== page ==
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Students to raise money at festival, 5-K to build well in Kenya

When the sun rises over the small village of Gerliech in Kenya, the homeland of WCU international student adviser Christopher Pedo, many students have a more important mission than school: a critical search for water. Some slip on flip-flops made from used car tires and begin walking on a journey that could take them, depending on the season, as far as 20 miles in 100-degree heat. Others – the lucky ones – ride a donkey or a bicycle.

Youth from the village of Gerliech in Kenya search for water and carry it home in containers that hold about 6.5 gallons. (Photo courtesy Kevin Pedo)

Youth from the village of Gerliech in Kenya search for water and carry it home in containers that hold about 6.5 gallons. (Photo courtesy Kevin Pedo)


A child in the village of Gerliech prepares to ride a bicycle to search for and retrieve water. (Photo courtesy Kevin Pedo)

A child in the village of Gerliech prepares to ride a bicycle to search for and retrieve water. (Photo courtesy Kevin Pedo)

Students attend classes in the school in Kenya where WCU students are raising money to build a well. (Photo courtesy Kevin Pedo)

Students attend classes in the school in Kenya where WCU students are raising money to build a well. (Photo courtesy Kevin Pedo)

But the journey, which involves carrying home nearly 40 pounds of water, is not the only challenge. When children or teens dip plastic buckets or homemade pots into the river, they pull up adulterated green and black water. Local coffee and tea companies may discard toxins into water sources, and water in non-moving sources, such as ponds, can breed mosquitoes, which carry waterborne diseases such as malaria.

“People in other parts of the world truly take for granted the ability to turn on a faucet and get clean running water,” said Pedo, who visits his homeland several times a year to see family and reach out to the students. “Waterborne diseases and worms are very common in the village. My own relatives have suffered, and school kids suffer the most since they have no alternative source of drinking water.”

Last year, Pedo approached student Andy Miller, a senior from Candler majoring in philosophy and international studies, after the annual International Festival to share with him about the village. Miller had helped organize formation of a student group called Ummah, which is Arabic for “community,” and Ummah had become involved in raising money to support an international educational effort. Pedo shared with Miller how he sends books to the village in Kenya and is collecting used computers, which will be re-conditioned and then shipped to the village school’s library. He also discussed how much the village needs a well in order to enable about 300 children in the village to attend school instead of hunt for water.

Miller and members of Ummah stepped forward to work with Pedo and organized a presentation last fall to explore interest among the campus community in the Kenya Water Initiative, an effort to raise the $5,000 needed to build a well at a school serving the village, and Miller.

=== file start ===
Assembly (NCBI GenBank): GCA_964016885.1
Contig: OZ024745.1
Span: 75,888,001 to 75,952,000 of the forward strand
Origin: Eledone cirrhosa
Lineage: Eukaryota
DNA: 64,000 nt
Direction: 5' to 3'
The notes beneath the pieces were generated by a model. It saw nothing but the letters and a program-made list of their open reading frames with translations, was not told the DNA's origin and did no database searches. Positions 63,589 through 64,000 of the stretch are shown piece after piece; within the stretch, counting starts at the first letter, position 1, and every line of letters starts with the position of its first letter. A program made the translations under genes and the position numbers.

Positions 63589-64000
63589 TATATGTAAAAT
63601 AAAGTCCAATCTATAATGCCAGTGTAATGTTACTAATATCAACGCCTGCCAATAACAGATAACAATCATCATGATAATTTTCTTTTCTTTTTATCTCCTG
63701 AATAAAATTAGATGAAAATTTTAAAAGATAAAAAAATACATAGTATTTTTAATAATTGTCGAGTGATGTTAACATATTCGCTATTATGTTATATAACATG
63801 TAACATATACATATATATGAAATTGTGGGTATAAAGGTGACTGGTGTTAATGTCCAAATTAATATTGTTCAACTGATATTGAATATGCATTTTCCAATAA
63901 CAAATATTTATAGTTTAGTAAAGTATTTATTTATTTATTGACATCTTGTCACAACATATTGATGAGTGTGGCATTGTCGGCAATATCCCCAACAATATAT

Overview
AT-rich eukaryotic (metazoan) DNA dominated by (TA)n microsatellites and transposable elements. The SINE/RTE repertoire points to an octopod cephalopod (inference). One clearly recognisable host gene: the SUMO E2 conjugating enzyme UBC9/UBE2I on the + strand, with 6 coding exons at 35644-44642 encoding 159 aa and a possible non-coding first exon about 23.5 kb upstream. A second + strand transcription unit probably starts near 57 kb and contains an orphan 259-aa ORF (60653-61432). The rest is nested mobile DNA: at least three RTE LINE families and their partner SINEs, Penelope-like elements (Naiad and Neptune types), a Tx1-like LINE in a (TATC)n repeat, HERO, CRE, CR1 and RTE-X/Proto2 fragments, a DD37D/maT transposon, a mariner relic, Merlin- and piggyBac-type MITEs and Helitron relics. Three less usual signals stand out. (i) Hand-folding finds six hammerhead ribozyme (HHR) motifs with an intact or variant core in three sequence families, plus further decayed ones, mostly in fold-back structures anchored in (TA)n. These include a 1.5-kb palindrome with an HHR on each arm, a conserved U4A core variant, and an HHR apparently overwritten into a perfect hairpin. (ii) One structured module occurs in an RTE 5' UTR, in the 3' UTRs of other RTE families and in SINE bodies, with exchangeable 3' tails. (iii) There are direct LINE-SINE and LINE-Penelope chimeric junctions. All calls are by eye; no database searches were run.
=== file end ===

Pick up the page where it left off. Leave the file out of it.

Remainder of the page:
“About 100 students showed up for the event, and this is where we got a core of about 10 students to volunteer for the project,” said Miller.

Two fundraisers for the Kenya Water Initiative are set to take place in April.

The first will be at the 33rd annual International Festival being held on the lawn of A.K. Hinds University Center from 10 a.m. to 3:30 p.m. on Wednesday, April 11. Student supporters and Ummah will sell bracelets and rugs in order to raise money for the well and for books for the school in Gerliech.

The second will be Saturday, April 14. WCU student Katie Salmons has organized a 5-K to be held on campus for the Kenya Water Initiative.

“At the presentation, they talked about the scarcities of water, which completely blew my mind because it is so simple to get water here in the United States,” said Salmons, a junior from Richmond, Va., majoring in psychology. “If I am thirsty, I can literally go to a water fountain and have a sip. It made me realize everyone should have this basic right. The fact that more people die from dirty water than any act of violence, including war, is ridiculous and something should be done.”

Salmons said there has not been a huge response yet to the 5-K, but she hopes runners and walkers will decide to take part this week. Registration for the event, which begins near the fountain on the Central Plaza at 9 a.m., is $25 and open online at active.com. Participants also can register on campus immediately before the race for the same price, but late registrants will not be guaranteed a water bottle or T-shirt.

“Most of the people in the village survive on only one dollar a day,” said Pedo. “Seeing suffering and pain for the people really urges the need to complete this project. My parents live there and Gerliech is the place where I had my marriage ceremony. It would mean so much to me to get this well built.”

For more information, to donate books and supplies or to volunteer to help with the project, contact Pedo at 828-227-2557 or copedo@wcu.edu.

By David Salinas

David Salinas is a senior in the professional writing program and intern in the Office of Public Relations.

Categories | The Reporter


Photos | WCU News Services

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